I woke up this morning and felt incredibly… lucky. Lucky that I am excited to go to work. Lucky that I enjoy my career and I get to work for an organisation I believe in. Lucky that I have been fortunate enough to have some incredible mentors throughout my career.
(In case you can’t tell, I quite like my job)
In retrospect, the availability of a mentor (which has quite often been a manager for me – but not always) who is invested in my career and development has been the key factor in whether I’ve loved where I work or not. It’s not always about the sexiness of the company – one of the most enjoyable places I ever worked was the New Zealand Inland Revenue Department. This wasn’t because of the focus on tax, but due to the excellent group of people I worked with and the incredible managers I had while I was there.
As well as having benefited a huge amount from some mentors who have been very generous with their time, I’ve also been engaged as a mentor myself – it is an incredibly rewarding thing to do. The success of the relationship (whether it’s an informal or formal relationship) is very dependent on the mentee being proactive, understanding what they want out of the relationship and giving adequate thought to the ask that is placed on the mentor. When I’ve seen formal mentorships break down it is almost always linked to a mismatch of expectations. In saying this – the right attitude of the mentor is also critical: you aren’t creating a mini-me or giving all the answers, you’re giving someone the benefit of your perspective and helping them figure out the journey for themselves.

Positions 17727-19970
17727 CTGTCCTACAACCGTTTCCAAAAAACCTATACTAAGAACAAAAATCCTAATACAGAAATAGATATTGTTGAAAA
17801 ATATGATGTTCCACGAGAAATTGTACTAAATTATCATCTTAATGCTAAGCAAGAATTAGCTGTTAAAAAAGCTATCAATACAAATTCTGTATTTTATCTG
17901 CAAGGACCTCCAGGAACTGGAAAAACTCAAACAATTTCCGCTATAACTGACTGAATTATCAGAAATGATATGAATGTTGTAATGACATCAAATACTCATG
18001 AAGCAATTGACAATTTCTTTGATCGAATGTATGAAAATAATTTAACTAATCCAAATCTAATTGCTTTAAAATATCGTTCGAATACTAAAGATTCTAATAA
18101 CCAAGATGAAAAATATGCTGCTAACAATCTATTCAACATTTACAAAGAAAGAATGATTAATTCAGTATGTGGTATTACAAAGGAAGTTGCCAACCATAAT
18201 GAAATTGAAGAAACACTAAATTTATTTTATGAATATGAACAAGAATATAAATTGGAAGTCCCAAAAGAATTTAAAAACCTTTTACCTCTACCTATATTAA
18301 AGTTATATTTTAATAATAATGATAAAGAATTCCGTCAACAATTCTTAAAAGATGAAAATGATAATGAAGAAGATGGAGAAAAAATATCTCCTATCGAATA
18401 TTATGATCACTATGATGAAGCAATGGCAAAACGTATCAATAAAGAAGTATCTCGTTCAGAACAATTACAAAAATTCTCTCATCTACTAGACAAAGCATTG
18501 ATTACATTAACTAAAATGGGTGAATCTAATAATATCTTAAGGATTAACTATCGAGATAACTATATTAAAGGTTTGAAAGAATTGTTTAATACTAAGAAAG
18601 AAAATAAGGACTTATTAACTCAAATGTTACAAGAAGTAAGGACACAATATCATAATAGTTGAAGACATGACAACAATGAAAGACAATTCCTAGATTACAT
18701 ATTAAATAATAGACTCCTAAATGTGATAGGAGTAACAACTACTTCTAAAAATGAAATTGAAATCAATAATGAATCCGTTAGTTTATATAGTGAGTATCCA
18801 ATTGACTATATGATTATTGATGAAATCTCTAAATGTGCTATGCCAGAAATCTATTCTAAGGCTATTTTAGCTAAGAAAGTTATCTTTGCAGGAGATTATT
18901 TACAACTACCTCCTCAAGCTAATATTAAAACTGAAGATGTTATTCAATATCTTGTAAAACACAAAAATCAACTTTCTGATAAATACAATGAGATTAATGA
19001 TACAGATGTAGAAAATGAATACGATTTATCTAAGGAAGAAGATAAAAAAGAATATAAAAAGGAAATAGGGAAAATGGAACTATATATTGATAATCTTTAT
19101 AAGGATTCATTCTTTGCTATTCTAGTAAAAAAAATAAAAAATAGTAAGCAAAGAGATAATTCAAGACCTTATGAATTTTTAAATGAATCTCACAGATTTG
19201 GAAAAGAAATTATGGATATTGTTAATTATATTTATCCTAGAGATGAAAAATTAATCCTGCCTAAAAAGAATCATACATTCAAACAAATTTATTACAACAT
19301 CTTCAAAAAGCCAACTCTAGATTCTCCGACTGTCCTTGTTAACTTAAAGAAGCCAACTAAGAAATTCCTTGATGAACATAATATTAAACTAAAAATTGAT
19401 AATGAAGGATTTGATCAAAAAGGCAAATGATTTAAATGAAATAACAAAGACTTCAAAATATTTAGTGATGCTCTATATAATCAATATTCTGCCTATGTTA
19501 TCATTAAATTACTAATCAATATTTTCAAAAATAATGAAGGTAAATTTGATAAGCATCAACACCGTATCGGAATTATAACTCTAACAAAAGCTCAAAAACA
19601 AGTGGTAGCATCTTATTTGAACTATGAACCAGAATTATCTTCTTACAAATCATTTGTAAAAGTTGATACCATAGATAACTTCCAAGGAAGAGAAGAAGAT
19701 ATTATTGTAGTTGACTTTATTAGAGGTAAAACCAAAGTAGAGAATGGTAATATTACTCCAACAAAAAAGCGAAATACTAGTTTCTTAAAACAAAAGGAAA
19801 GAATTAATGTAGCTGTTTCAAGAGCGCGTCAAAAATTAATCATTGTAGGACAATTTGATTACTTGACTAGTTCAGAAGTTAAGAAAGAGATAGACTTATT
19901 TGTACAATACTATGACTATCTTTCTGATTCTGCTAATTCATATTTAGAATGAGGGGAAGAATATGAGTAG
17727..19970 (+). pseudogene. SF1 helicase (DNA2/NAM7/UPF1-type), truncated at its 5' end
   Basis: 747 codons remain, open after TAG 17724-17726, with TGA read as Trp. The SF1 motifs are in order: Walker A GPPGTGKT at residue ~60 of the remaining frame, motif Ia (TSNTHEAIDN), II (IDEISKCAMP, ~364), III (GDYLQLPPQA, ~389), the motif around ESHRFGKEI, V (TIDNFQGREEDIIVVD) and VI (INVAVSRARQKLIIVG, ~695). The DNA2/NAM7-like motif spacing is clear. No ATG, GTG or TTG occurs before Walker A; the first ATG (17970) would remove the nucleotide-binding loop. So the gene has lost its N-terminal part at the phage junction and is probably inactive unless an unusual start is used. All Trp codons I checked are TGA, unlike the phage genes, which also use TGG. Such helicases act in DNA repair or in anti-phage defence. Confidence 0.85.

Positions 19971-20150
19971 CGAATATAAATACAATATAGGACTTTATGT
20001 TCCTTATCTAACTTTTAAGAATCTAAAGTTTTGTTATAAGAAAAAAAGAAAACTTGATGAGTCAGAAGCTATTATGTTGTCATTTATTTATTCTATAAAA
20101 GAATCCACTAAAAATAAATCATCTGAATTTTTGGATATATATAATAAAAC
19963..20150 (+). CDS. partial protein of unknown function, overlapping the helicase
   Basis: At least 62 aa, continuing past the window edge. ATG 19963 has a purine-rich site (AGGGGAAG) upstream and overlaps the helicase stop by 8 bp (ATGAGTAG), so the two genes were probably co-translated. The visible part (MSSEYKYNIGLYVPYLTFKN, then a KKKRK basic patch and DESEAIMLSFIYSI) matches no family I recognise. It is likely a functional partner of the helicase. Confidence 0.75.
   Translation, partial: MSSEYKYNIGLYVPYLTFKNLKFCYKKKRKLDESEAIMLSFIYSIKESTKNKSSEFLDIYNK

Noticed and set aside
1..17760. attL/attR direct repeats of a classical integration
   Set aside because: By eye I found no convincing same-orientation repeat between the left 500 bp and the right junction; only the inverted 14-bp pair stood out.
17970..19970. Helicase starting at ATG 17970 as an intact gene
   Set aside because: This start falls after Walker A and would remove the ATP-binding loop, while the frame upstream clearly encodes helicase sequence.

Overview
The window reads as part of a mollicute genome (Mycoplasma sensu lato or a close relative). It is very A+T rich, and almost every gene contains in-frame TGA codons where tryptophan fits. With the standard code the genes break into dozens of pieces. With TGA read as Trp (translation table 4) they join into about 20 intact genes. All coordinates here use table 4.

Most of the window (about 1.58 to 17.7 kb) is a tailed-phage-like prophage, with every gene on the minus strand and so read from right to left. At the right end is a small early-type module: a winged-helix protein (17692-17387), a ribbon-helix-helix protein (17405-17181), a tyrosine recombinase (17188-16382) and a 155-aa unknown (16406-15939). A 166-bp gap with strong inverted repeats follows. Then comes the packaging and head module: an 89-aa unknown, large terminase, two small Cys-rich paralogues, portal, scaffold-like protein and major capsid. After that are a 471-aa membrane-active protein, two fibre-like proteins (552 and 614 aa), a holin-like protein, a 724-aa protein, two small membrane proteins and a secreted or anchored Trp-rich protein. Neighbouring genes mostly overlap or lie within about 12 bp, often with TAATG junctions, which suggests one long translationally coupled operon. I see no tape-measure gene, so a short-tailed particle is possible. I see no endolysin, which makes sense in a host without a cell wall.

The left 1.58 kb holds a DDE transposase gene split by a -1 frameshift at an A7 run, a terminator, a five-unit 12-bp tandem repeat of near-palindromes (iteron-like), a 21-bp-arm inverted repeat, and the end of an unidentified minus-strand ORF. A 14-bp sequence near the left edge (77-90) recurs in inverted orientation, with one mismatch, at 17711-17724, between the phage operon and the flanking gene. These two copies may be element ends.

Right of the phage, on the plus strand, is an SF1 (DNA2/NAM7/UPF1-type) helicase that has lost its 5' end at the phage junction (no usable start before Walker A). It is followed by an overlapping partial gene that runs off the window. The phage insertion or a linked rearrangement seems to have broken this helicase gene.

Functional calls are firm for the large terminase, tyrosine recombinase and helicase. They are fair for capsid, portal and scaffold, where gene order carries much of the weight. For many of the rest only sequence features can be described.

Acknowledging what both parties can learn from each other is also key – this isn’t a one-way relationship. Many organisations now are seeing the value in setting up ‘reverse mentoring’ programs where executives are mentored by younger employees – often with a particular focus on technology or emerging fields.
Forbes had a great article from 2011 (which is still just as relevant today) which detailed how becoming a mentor can develop your own career. This article references research from Sun Microsystems who found that mentors were 6x more likely to be promoted to a bigger job.
Mentoring isn’t just great for individuals; MicroMentor cites research which states that mentored businesses increased their income during their programs of up to 83% (compared to non-mentored businesses that increased revenue by 16%).
My challenge to you? Commit to becoming a mentor, or being a mentee in the coming year. Whichever path you take commit to reflecting on your journey as you go, whether it’s through a journal, your Outlook or another method, and come back to it at the end of the year. I guarantee that if you have an open mind the amount you can learn through this process is almost limitless.